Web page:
And Limmud is about as inclusive as any Jewish event can be. There are religious and secular participants, right-wing and left-wing proponents of Israel, members of established communities as well as those for whom Limmud is their only encounter with other Jewish groups.
THE SINGLE exception to this is the self-imposed ban on the part of the haredi community. The previous head of the London Beth Din, Dayan Chanoch Ehrentreu, came out against Limmud because of the fact that many of the topics and lectures implicitly gave recognition to alternative streams of Judaism. Despite the fact that all the food is strictly kosher and that there are daily prayer services and minyanim of every possible variety - or perhaps because of that - Limmud was declared to be too pluralistic, and, implicitly, heretical, in its outlook.
But most mainstream Orthodox members of these communities do attend Limmud, in blatant opposition to the opinions of their rabbis, while some of the more independent-minded rabbis also attend and give lectures. At the end of the day, it is the Orthodox rabbis in the UK who lose out. They would have the opportunity of engaging with audiences who never set foot in an Orthodox synagogue, teaching and discussing their values and beliefs to people for whom Orthodoxy may be anathema. Many Orthodox rabbis and teachers from North America and Israel do participate, and their sessions are always well attended by a diverse and engaged audience.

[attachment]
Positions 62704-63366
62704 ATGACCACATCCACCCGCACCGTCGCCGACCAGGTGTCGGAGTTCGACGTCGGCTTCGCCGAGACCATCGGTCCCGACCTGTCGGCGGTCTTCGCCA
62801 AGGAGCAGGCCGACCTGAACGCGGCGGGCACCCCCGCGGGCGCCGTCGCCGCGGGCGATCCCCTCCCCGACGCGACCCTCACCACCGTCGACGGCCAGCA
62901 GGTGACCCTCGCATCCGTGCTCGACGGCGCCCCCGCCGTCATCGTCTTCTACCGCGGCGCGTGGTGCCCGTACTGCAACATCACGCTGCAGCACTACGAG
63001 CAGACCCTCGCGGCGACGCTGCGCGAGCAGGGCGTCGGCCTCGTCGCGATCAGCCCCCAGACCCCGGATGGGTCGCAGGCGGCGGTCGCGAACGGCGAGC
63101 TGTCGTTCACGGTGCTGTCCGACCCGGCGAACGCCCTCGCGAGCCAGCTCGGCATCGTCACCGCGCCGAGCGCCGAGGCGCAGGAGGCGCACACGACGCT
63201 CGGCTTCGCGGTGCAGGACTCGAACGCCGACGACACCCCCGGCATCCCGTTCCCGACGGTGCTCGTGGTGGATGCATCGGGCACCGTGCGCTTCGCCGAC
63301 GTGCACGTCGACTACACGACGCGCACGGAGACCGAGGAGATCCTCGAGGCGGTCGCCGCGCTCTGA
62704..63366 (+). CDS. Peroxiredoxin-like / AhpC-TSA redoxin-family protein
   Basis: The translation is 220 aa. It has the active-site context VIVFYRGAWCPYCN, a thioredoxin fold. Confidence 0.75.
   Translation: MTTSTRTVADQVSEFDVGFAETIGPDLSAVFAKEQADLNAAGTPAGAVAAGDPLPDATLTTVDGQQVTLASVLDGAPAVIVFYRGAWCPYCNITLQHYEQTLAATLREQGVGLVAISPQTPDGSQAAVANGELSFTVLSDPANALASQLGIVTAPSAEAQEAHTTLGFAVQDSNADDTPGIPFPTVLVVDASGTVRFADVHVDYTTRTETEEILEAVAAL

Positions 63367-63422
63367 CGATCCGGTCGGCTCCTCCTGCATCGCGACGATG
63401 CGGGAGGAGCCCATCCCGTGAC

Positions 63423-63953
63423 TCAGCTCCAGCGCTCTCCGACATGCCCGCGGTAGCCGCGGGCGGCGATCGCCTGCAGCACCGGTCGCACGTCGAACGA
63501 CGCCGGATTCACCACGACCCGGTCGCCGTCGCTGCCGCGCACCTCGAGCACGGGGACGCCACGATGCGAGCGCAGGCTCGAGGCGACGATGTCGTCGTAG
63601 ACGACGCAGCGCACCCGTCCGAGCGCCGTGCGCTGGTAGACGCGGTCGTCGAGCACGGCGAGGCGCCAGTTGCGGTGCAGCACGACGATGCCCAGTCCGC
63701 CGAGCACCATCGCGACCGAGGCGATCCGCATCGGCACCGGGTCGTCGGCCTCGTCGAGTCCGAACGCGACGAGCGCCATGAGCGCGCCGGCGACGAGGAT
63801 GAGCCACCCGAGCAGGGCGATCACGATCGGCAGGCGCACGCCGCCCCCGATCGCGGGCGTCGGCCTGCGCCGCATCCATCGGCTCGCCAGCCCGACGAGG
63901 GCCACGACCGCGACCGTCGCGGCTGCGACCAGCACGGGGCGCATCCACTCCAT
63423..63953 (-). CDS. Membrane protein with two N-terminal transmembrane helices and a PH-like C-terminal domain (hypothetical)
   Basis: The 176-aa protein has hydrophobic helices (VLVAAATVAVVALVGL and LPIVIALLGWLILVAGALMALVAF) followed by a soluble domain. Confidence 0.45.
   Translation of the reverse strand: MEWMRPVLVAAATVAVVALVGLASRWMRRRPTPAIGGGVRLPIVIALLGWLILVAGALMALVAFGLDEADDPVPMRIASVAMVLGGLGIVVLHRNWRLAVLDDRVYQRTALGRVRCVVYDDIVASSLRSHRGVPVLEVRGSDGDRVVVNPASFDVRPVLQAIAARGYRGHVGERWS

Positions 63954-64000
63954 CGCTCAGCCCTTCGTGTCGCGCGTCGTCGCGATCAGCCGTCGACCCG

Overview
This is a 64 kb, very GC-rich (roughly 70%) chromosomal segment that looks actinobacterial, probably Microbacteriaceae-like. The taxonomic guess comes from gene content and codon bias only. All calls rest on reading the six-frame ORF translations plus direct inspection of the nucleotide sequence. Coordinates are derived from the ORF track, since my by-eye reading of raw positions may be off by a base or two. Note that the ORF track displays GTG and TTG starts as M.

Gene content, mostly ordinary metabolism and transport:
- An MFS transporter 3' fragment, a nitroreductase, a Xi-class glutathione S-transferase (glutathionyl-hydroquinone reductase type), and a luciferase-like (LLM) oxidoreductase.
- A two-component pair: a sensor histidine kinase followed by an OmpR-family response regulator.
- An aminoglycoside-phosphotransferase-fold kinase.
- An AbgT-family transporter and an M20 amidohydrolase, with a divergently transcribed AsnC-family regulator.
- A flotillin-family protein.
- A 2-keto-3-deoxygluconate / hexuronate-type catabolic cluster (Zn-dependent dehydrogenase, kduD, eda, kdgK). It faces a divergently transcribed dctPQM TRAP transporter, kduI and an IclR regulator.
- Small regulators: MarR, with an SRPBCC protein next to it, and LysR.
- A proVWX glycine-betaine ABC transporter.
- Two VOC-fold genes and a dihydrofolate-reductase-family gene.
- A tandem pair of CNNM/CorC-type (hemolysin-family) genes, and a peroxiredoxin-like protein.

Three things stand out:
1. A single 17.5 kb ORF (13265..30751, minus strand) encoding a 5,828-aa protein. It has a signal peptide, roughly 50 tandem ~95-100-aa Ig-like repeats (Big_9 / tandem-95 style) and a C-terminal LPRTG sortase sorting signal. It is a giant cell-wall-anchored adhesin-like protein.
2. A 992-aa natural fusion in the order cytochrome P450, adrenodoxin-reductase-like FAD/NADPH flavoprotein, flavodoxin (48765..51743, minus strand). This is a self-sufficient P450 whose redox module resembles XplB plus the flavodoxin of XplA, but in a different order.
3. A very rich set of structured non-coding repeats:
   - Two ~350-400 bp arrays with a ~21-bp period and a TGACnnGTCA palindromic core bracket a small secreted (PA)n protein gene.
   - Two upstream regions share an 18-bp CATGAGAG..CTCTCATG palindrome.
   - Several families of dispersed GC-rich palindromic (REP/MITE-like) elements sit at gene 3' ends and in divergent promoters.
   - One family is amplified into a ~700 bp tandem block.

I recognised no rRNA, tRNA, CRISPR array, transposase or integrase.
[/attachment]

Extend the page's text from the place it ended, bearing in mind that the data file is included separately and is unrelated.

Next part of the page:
Limmud has also become international. In recent years, similar conferences have been organized in almost every part of the globe where there are significant Jewish communities. But the one place where it has been tried but never really taken off is in Israel. While many Israelis attend the annual event in the UK, their subsequent attempts to create similar meetings here have met with only limited success.
The idea that so many different people, professing so many different affiliations and attachments to Judaism and the Jewish world, could sit in one place and politely listen to each other, exchange views and learn from each other seems to go against Israel's non-pluralistic norm. Or perhaps it is the mistaken attitude that we in Israel don't have anything to learn about Judaism and Jewish ideas from the Diaspora. But ask any of the Israeli teachers, rabbis and professors who attend Limmud and they will all tell you what an exhilarating and refreshing experience it is.
This is an area in which we here have much to learn from our partners in the Diaspora. Where we have failed to create a widespread platform for debate about Jewish culture and values, to listen to each other, learn from each other and to explicitly recognize the immense pluralism of the Jewish world, Limmud has succeeded.
The writer is professor of political geography at Ben-Gurion University and editor of the International Journal of Geopolitics.